‘The Only Plane In The Sky’ Offers A Powerful, Graphic Narrative Of September 11
PHOTO: A U.S. Flag hanging from a steal girder, damaged in the Sept. 11, 2001 attacks on the World Trade Center, blows in the breeze at a memorial in Jersey City, N.J., Sept. 11, 2019 as the sun rises behind the One World Trade Center building and the re-developed area where the Twin Towers of World Trade Center once stood. CREDIT: J. David Ake/AP
BY SCOTT DETROW
One of the more jarring moments of parenthood came when I did a simple math problem. My son was born 17 years after the Sept. 11 attacks. So what, I wondered, would the historical parallel be for me compared with him?
That is to say, what major news story had happened 17 years before I was born, and how immediate or distant did it feel to me?
The rough equivalent, I discovered, was the assassination of Martin Luther King Jr. In other words, for him, Sept. 11 will likely feel like ancient history. Something to think about and be sad about, but something that nevertheless lives in books and documentaries.
That idea is likely incomprehensible to any adult who lived through the attacks, even if their experience was that of a passive television watcher. Like so many other people, I can still remember exact moments, exact feelings, from that day. But for millions and millions of Americans — even people now serving in the military and going to college — Sept. 11 was something that happened before they were born.
The passage of time has led to a new wave of books aimed at preserving and telling the story of Sept. 11 itself. Not a broad history of terrorism, or what happened in America before and after Sept. 11, but the terror and the confusion and the raw emotional collapse of the day itself. Among the most powerful entries in this new canon: The Only Plane In The Sky, a visceral oral history of the attacks written by Garrett Graff.
The book grew out of an article that went viral that Graff wrote for Politico magazine about the experience of those aboard Air Force One on Sept. 11, as it skipped from Florida to Louisiana to Nebraska before finally returning to Washington. Tapping an existing oral history project and conducting his own research — and working closely in the process with oral historian Jenny Pachucki — Graff has weaved a powerful, graphic narrative of how Sept. 11 played out everywhere from the International Space Station to the inside of the collapsing World Trade Center towers.
The book vividly recounts the most upsetting and totemic moments of the day: the voicemails passengers on the doomed flights left for their families; the people who jumped from the top floors of the burning towers, in a desperate attempt to escape the heat and smoke; the decision by President Bush and Vice President Cheney to order fighter jets to shoot down commercial aircraft, if they had to.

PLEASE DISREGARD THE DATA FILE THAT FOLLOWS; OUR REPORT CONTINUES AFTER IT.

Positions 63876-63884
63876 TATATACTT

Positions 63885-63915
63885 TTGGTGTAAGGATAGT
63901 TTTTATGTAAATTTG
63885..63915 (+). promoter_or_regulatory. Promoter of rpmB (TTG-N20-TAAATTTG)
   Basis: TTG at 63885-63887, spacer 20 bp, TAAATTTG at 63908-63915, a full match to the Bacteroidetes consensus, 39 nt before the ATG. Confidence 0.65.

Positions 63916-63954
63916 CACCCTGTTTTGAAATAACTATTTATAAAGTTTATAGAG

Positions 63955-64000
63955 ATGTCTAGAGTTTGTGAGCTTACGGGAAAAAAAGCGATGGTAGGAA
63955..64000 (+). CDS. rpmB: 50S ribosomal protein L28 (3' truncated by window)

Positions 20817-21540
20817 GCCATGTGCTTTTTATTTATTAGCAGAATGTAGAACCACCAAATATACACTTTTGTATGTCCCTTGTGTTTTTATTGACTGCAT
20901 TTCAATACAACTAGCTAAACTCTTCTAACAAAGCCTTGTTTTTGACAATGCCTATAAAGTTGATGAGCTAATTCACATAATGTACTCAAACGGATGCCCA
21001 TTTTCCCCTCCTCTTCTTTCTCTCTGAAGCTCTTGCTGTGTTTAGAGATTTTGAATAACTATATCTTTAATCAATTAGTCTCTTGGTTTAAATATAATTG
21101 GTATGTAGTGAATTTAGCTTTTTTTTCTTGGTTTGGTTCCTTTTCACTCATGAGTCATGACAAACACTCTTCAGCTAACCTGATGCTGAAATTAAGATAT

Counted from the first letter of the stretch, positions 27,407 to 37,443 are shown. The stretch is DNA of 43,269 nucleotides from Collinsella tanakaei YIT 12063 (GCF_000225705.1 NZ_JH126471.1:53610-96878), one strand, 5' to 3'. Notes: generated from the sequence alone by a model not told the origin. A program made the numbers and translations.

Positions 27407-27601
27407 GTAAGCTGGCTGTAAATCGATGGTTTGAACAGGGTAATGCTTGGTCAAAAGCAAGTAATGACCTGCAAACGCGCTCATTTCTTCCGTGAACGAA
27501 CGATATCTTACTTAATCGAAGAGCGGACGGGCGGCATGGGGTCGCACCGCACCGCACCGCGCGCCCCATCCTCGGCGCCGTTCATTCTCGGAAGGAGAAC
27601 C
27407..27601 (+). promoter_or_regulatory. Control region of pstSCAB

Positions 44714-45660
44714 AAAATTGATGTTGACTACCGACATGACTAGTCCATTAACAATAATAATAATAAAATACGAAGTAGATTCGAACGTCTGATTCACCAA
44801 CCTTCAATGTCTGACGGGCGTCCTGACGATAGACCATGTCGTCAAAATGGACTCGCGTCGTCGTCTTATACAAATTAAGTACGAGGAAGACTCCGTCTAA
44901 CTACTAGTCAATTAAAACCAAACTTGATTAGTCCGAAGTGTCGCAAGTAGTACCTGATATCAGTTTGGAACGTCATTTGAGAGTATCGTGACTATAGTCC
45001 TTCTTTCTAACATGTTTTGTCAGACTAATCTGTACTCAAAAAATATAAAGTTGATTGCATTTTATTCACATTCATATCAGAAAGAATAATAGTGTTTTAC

It also tells stories that, while massive in scope in their own right, were drowned out by the enormity of the day. I had never fully appreciated how large the marine evacuation of lower Manhattan was, and how the water taxis, Coast Guard ships and private boats rivaled World War II’s Dunkirk evacuation in their sheer numbers. The same goes for the effort to land every airplane in the United States on short notice, and what it was like for passengers in non-hijacked planes to learn about the attacks midflight, or to suddenly find themselves stranded in Newfoundland.
One of the more striking story arcs within the book — and one of the few stories here with a happy ending — is that of Louise and Pasquale Buzzelli. Pasquale worked in the north World Trade Center tower and had spoken to his pregnant wife on the phone shortly before it collapsed. Knowing her husband hadn’t made it out, she assumed she had watched him die on live television when the building went down. He somehow was pulled from the rubble alive and called her later in the day to tell her the news. The only time I laughed reading this book: when Louise recounts how her Italian mother-in-law greeted Pasquale when he finally got home that night. “You must be hungry! Sit down, I want to make you a nice sandwich!”
That anecdote aside, make no mistake about it: The Only Plane In The Sky is brutal, emotionally wracking reading. I repeatedly cried. I could feel my pulse elevate. I often had to put it down after a dozen pages.
But I think that’s the point of the book. Sept. 11 was terrible and confusing, and the more time passes, sometimes the harder that is to remember. No matter how much we try to describe those feelings to children who didn’t live through them, something will be lost in the translation and telling.
This book captures the emotions and unspooling horror of the day. It will be a good text to hand to a curious teenager when he one day asks: What was Sept. 11 really like?